Invasive species have been a growing concern over the last few decades. Current research focuses almost entirely on non-native species invasion, with many arguing that origin of a species is a primary factor in determining management status. In the face of wide-spread, dramatic anthropogenic change, however, native species have been found to experience swift range expansion and have many of the same undesirable impacts on the systems in which they originate; thus, some argue for impact assessment as the driver of species management. In this thesis, I aim first to find a theoretical middle ground that utilizes both origin and impact in determining the appropriateness of species management. I then focus on a native Western Australian tree Allocasuarina huegeliana invading into adjacent heathlands. This study was guided by previous work and management concerns that the invasion, thought to be caused by shifting fire regimes, is decreasing heathland diversity. I quantified the strength of the relationships between the invasion, shifted fire regimes, and biodiversity through observational study of A. huegeliana densities, time since last fire, and species loss in eleven individual heath patches. I found a strong relationship between the invasion and species loss, supporting the hypothesis that A. huegeliana is a driver of ecological change in invaded systems. I then used simulation modeling to examine the effect of fire and other management tactics on A. huegeliana population spread. I found that fire-based management is potentially a viable control method, though current return intervals are inadequate.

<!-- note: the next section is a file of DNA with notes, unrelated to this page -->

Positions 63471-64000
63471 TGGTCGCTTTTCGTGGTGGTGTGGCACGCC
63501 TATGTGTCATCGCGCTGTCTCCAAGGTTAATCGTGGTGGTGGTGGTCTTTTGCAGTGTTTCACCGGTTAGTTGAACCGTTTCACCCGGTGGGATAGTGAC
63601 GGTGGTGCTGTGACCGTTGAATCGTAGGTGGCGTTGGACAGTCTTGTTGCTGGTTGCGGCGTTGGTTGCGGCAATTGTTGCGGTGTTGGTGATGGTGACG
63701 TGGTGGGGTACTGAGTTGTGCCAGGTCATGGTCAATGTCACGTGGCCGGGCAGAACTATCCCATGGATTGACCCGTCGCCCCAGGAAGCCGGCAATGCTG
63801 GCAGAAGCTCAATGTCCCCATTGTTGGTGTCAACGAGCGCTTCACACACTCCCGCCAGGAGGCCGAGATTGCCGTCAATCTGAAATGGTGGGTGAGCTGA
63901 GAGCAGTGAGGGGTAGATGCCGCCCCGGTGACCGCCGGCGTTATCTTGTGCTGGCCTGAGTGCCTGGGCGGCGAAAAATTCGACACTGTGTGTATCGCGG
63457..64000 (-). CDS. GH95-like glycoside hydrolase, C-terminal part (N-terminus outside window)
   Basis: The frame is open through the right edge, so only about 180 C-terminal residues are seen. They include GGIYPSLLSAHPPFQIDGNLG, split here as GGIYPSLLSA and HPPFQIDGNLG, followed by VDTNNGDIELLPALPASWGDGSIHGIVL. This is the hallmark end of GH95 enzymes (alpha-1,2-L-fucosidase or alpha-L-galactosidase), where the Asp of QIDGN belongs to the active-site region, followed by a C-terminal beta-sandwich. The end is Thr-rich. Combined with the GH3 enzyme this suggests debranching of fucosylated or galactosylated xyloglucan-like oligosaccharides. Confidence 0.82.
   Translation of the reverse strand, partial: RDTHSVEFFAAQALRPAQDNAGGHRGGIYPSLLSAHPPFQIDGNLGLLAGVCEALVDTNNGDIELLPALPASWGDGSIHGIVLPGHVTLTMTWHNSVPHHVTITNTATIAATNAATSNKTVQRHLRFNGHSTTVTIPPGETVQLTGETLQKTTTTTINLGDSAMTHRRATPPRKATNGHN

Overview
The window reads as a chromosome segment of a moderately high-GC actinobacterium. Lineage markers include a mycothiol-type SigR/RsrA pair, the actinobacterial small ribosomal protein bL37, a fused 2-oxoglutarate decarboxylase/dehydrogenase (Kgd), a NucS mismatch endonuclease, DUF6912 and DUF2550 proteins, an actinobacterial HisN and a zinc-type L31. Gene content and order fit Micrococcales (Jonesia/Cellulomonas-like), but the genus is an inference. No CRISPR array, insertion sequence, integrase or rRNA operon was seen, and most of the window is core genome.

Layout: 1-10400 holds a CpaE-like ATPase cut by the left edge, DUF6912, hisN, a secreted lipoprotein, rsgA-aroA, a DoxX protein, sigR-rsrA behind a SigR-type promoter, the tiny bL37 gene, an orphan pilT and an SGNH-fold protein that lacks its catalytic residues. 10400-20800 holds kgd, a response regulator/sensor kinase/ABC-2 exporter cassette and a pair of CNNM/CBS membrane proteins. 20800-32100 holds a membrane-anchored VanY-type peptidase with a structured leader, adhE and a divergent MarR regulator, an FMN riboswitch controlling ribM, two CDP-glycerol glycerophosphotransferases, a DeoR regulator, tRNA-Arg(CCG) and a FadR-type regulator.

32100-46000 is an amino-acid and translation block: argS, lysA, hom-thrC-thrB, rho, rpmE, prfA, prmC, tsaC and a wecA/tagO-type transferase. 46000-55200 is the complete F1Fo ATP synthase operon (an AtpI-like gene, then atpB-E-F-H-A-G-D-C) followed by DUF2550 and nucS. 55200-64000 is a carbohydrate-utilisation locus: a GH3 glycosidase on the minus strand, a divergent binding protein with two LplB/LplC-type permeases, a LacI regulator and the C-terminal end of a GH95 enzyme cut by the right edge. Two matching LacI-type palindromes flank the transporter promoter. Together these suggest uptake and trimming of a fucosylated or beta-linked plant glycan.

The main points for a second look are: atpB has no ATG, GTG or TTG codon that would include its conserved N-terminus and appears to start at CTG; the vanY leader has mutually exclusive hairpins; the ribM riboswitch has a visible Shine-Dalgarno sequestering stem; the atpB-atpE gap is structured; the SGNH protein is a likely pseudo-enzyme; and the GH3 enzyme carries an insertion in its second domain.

|Publication status||Unpublished - 2012|